a complaint need not contain detailed factual allegations, a plaintiff’s allegations must include
more than labels and conclusions. Twombly, 550 U.S. at 555; Ashcroft v. Iqbal, 556 U.S. 662, 678
(2009) (“Threadbare recitals of the elements of a cause of action, supported by mere conclusory
statements, do not suffice.”). The court must determine whether the complaint contains “enough
facts to state a claim to relief that is plausible on its face.” Twombly, 550 U.S. at 570. “A claim
has facial plausibility when the plaintiff pleads factual content that allows the court to draw the
reasonable inference that the defendant is liable for the misconduct alleged.” Iqbal, 556 U.S. at
679. Although the plausibility standard is not equivalent to a “‘probability requirement,’ . . . it
asks for more than a sheer possibility that a defendant has acted unlawfully.” Iqbal, 556 U.S. at
678 (quoting Twombly, 550 U.S. at 556). “[W]here the well-pleaded facts do not permit the court
to infer more than the mere possibility of misconduct, the complaint has alleged—but it has not
‘show[n]’—that the pleader is entitled to relief.” Iqbal, 556 U.S. at 679 (quoting Fed. R. Civ. P.
8(a)(2)); see also Hill v. Lappin, 630 F.3d 468, 470–71 (6th Cir. 2010) (holding that the
Twombly/Iqbal plausibility standard applies to dismissals of prisoner cases on initial review under
28 U.S.C. §§ 1915A(b)(1) and 1915(e)(2)(B)(i)).
To state a claim under 42 U.S.C. § 1983, a plaintiff must allege the violation of a
right secured by the federal Constitution or laws and must show that the deprivation was committed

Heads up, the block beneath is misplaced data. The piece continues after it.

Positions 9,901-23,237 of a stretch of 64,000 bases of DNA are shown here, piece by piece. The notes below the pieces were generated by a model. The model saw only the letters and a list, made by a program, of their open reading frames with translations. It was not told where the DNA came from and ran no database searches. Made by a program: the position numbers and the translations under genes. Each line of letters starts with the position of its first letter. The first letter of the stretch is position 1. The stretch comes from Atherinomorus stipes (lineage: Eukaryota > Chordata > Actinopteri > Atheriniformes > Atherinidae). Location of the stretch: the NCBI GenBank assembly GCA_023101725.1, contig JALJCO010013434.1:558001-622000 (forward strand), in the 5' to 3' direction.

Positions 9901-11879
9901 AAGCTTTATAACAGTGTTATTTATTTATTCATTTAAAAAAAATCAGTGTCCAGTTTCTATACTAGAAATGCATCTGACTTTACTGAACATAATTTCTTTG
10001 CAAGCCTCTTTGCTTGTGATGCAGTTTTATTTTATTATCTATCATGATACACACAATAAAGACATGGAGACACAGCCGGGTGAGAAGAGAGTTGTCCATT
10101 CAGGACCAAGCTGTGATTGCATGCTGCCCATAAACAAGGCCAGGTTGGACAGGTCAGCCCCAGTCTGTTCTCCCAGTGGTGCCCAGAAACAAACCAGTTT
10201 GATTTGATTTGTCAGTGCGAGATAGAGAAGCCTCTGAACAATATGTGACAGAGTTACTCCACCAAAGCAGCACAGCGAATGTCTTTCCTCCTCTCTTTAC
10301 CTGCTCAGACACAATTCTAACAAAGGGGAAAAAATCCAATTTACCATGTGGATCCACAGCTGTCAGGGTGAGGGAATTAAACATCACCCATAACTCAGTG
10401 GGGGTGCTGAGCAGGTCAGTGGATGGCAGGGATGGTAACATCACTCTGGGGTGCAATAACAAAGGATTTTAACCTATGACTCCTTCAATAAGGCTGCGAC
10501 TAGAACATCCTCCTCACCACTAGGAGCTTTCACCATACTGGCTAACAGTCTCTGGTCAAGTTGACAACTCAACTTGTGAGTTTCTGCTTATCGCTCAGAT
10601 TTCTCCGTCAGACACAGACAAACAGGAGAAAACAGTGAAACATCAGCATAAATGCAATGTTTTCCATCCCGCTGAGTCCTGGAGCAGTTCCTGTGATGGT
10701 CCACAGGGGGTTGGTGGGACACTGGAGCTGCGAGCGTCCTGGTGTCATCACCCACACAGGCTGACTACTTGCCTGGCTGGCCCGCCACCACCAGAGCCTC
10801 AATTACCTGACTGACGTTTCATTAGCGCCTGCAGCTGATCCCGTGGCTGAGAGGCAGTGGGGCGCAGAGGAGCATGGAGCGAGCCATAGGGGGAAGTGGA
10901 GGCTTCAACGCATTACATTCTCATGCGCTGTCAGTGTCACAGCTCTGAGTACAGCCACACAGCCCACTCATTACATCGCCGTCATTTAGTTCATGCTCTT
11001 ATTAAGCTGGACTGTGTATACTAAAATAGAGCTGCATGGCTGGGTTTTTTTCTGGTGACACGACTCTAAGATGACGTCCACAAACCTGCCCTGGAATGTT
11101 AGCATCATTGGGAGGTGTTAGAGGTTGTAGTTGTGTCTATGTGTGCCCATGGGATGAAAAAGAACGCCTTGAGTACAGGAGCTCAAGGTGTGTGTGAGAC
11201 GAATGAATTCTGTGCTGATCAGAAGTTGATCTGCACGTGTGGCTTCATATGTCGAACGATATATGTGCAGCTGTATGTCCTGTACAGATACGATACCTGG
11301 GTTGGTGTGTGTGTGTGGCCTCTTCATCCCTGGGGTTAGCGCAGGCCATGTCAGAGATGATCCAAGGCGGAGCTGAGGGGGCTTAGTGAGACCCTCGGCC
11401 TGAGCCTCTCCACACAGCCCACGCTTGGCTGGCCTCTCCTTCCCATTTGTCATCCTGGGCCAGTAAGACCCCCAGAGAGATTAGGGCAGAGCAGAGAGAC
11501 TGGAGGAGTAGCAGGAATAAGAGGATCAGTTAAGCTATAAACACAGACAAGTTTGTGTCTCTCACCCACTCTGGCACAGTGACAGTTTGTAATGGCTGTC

by a person acting under color of state law. West v. Atkins, 487 U.S. 42, 48 (1988); Street v. Corr.
Corp. of Am., 102 F.3d 810, 814 (6th Cir. 1996). Because § 1983 is a method for vindicating
federal rights, not a source of substantive rights itself, the first step in an action under § 1983 is to
identify the specific constitutional right allegedly infringed. Albright v. Oliver, 510 U.S. 266, 271
Plaintiff claims that he was moved to the eastside of URF in retaliation for his
grievance on Defendant Thompson. Retaliation based upon a prisoner’s exercise of his or her
constitutional rights violates the Constitution. See Thaddeus-X v. Blatter, 175 F.3d 378, 394 (6th
Cir. 1999) (en banc). In order to set forth a First Amendment retaliation claim, a plaintiff must
establish three elements: (1) he was engaged in protected conduct; (2) an adverse action was taken
against him that would deter a person of ordinary firmness from engaging in that conduct; and
(3) the adverse action was motivated, at least in part, by the protected conduct. Id. Moreover, a
plaintiff must be able to prove that the exercise of the protected right was a substantial or
motivating factor in the defendant’s alleged retaliatory conduct. See Smith v. Campbell, 250 F.3d
1032, 1037 (6th Cir. 2001) (citing Mount Healthy City Sch. Dist. Bd. of Educ. v. Doyle, 429 U.S.
274, 287 (1977)).
Ordinarily, transfers to the general population of another prison are not typically an
adverse action. See Smith v. Yarrow, 78 F. App’x 529, 543 (6th Cir. 2003) (collecting cases).
However, in Hill v. Lappin, 630 F.3d 468, 474–75 (6th Cir. 2010), the court held that transfer to
administrative segregation or another prison’s lock-down unit can be sufficient to constitute
adverse action. The Hill court determined that transfer to a lock-down unit at another facility is
more than just a transfer, and is more akin to the transfer in Siggers-El v. Barlow, 412 F.3d 693,